The gatehouse, which is a Listed Building Grade I, is dated to the mid-or late 14th century and displays little evidence of post-medieval alteration. It is built chiefly of flint rubble and local carstone with limestone plinths and dressings and, although it is now roofless and the internal floors have gone, all but one of the walls stand to their full original height and display much architectural detail. The structure includes a wide central gate passage of two bays with a chamber above it, on either side of which is a narrower three storey block. On the northern, external face the arch of the gate opening is flanked by polygonal turrets which front the chambers on either side of the passage, and beyond the turrets the facade extends symmetrically, fronting a rectangular stair turret on the east side and a garderobe (latrine) shaft on the west. The outer arch is set beneath a rectangular frame with tracery incorporating shields for coats of arms in the spandrels. The inner gate arch is flanked by buttresses and lacks the frame and associated decorative detail, although the form and moulding of the arch itself are similar. The internal wall on the west side of the gate passage retains many architectural features, but the wall on the east side has partly fallen. The passage was vaulted, and the springing of the ribbed vaults can still be seen in the angles, together with the outline of the arches of the vaults where they were keyed in to the wall on the west side. Opposing door openings in the northern end of the walls of the passage give access to the ground floor rooms on either side. The apartment on the east side was occupied by the porter. The room to the west of the gate passage and the first floor chamber above it were connected by a stair in the bay of the turret at the northern end, traces of which can be seen in the inner face of the turret wall, and these two rooms formed a small suite, probably for the accommodation of guests or their retainers. The large chamber above the gate passage, the second floor chamber in the eastern block and the first and second floor chambers of the western block, above the porter's lodge, form another and much larger suite of rooms with connecting doorways, although all that survives of the door opening between the central and western chambers is the north jamb. Access to this suite was by way of a spiral stair in the stair turret on the west side. The stair was entered by an external arched doorway in the southern wall of the turret and doorways open off it at first and second floor levels. Other door openings give access to the garderobes adjoining the chambers at all three levels on the western side. The central chamber was heated by a fireplace with brick surround in the wall on its eastern side, and there is another, better preserved fireplace with chamfered brick arch in the outer wall of the first floor chamber in the western block, as well as a recess for a hearth in the wall of the ground floor chamber beneath. The chimney stacks in the east and west walls are constructed externally of brick and may have been later insertions.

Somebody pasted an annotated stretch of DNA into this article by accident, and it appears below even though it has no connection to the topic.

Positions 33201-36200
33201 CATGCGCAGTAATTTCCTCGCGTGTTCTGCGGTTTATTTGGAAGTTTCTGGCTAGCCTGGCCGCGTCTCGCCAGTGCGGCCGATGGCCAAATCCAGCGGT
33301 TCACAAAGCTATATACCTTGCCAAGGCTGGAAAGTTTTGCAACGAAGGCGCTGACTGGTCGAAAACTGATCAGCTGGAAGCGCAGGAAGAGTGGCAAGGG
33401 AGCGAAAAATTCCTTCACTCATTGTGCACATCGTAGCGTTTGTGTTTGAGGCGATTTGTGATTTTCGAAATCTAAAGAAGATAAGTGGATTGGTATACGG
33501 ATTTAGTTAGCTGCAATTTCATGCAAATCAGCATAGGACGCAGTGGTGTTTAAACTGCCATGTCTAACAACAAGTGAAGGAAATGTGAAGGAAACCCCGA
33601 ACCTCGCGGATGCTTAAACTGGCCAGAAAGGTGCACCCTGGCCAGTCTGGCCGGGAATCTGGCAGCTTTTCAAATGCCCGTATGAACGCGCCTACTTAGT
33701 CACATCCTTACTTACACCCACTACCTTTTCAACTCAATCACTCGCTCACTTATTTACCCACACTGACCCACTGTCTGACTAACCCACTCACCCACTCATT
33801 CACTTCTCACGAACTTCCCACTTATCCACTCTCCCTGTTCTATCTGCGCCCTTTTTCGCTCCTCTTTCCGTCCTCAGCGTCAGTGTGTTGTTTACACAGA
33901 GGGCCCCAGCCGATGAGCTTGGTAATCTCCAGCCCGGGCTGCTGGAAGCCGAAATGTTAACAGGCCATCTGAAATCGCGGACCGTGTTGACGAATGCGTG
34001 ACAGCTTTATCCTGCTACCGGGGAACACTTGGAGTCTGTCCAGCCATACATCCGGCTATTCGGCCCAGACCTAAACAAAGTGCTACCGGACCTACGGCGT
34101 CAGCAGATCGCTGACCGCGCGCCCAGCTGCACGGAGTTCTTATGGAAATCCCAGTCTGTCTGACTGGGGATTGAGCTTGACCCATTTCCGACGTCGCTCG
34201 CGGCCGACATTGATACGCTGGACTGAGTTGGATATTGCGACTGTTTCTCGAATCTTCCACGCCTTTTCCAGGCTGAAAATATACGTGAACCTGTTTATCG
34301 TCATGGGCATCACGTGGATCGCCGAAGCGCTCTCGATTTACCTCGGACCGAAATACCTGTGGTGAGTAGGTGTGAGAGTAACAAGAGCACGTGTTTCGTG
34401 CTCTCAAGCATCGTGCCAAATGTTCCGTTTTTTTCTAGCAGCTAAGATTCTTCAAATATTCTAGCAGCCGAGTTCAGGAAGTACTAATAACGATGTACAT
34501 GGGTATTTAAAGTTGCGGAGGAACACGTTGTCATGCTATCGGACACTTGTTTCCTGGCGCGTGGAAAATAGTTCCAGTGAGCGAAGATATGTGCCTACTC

The windows in the gatehouse survive intact for the most part and are arranged in regular fashion. The ground floor rooms in the east and west blocks were each lit by a window with two narrow, trefoil headed lights and a square head in the south wall, and a single, trefoil headed lancet in the side wall. In the north wall of the porters lodge there were also two slots through which the porter could observe visitors approaching the gate. The first and second floor lateral chambers each had a window in the south wall with two trefoil headed lights under an arched hood mould, and a single, trefoil headed lancet in the north wall. They also had a single, square headed window in the side wall, those of the first floor chambers being small, with two quinquefoil headed lights, and those of the second floor chambers being much larger, with trefoil headed lights. The central chamber was lit by two windows centred above the north and south gate arches respectively, and of the same pattern as the south windows of the second floor lateral chambers.